ARCHIVED – Speaking notes for The Honourable Jason Kenney, P.C., M.P. Minister of Citizenship, Immigration and Multiculturalism, and The Honourable Gary Goodyear, P.C., M.P., Minister of State (Science and Technology)

At an event to announce the 10,000th admission under the Canadian Experience Class, and a new initiative aimed at attracting and retaining international PhD students Ottawa, Ontario, November 2, 2011

As delivered

THE HONOURABLE JASON KENNEY (Minister of Citizenship, Immigration and Multiculturalism):

Good afternoon. I’m Jason Kenney, Minister of Citizenship, Immigration and Multiculturalism, and I’m joined today by my colleague the Honourable Gary Goodyear, Minister of Science and Technology at the Department of Industry. We are here today to make two important announcements for the future of immigration in Canada, and economic growth.

I’m delighted to be here to announce a major milestone in our immigration program. Immigration has always been a sustaining feature of Canada’s history and continues to play an important role in building our country. For immigration to continue to support our economy’s development it’s crucial that we maintain an immigration system that responds to our economic needs in a timely way. The Government has focused a great deal of effort on ensuring that any immigrant we welcome in Canada fully integrates and succeeds.

After all, the success of our immigration program and the success of newcomers mean that Canada will succeed. This is why we created the Canadian Experience Class, the first new pathway to permanent residency in Canada in several decades. We created it in 2008 as an avenue for high skilled temporary workers and for foreign students who have graduated from Canadian colleges or universities to be able to apply for and obtain immigration and permanent residency from within Canada.

In the past, before we introduced this program, we would invite these bright young students from all around the world and they would finish their degrees or diplomas in Canada, and then we would say, Excellent, you now have a degree or a diploma that will be recognized by a Canadian employer. You have some work experience in Canada. You have perfected your English or French language skills. We used to say, Now please leave the country and if you want to immigrate get in the back of a seven year long queue.

That didn’t make any sense at all because these are folks who are pre-integrated. They are set for success. All of the research and data tells us that those immigrants who have Canadian degrees, Canadian work experience and strong language skills are the most likely to succeed, and that’s why we created the Canadian Experience Class to give them a fast track to permanent residency from within Canada.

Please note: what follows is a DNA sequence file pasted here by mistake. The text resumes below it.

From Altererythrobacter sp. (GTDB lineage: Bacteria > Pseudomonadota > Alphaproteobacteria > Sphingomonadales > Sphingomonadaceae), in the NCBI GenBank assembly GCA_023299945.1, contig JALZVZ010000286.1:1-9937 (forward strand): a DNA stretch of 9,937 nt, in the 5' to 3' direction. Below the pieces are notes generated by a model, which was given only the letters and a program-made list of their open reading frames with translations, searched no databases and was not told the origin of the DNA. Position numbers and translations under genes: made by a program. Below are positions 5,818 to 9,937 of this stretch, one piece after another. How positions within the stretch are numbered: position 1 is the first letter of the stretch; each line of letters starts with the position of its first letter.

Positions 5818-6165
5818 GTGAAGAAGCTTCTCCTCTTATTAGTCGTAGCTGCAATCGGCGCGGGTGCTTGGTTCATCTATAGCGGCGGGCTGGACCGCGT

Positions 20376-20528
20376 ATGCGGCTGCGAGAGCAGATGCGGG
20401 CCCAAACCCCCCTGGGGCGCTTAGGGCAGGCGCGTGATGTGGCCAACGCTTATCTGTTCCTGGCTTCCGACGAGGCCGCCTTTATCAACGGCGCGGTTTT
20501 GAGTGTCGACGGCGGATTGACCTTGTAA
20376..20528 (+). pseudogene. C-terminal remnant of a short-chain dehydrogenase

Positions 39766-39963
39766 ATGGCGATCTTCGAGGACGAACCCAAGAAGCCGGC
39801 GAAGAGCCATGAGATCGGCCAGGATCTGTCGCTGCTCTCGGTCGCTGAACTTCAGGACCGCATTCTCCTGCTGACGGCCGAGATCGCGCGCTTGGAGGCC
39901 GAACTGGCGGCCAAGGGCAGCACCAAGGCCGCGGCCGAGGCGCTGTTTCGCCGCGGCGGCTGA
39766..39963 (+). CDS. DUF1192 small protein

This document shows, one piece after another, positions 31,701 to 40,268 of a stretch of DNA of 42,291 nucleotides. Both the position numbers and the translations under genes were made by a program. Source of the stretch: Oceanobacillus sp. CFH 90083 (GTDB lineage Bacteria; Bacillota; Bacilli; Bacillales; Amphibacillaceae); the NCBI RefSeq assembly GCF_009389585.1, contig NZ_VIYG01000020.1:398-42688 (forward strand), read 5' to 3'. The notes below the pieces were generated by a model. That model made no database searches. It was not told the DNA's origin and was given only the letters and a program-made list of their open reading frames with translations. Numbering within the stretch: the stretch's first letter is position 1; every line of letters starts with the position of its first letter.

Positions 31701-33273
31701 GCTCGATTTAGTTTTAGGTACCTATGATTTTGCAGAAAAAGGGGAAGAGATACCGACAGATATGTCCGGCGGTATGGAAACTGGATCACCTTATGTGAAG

I am very pleased to announce that the program – it had a bit of a slow start but it’s picking up momentum. I’m pleased to announce that Canada has welcomed its 10,000th permanent resident through the Canadian Experience Class. Her name is Goomaral Chukhalkhuu.

Goomaral, or Maral to her friends, comes originally to Canada from Mongolia and studied here in Ottawa and has been accepted as an immigrant through the Canadian Experience Class. She is a perfect example of the kind of newcomer who will succeed in Canada. She has already been working now for two years at the Royal Bank of Canada as a small business account manager with the RBC here in Ottawa. She’s joined by a number of her colleagues. We’d like to congratulate you, Maral, for representing rally in many ways the future of immigration to Canada.

Maral is, as I said, originally from Mongolia and she has been recognized as the 10,000th person to be admitted under the CEC by virtue of the education she pursued at Carleton University and the workplace experience she gained at the Royal Bank.

In the past, as I said, if Maral had graduated from university before the CEC she would have had to leave the country and get in the back of what had developed into a seven-year-long queue.  Now, thankfully, she is a permanent resident and we hope that someday she will become a citizen of Canada. The CEC allows us to retain people like Maral who are the best and the brightest. That`s good for Canada and I hope it’s also good for them.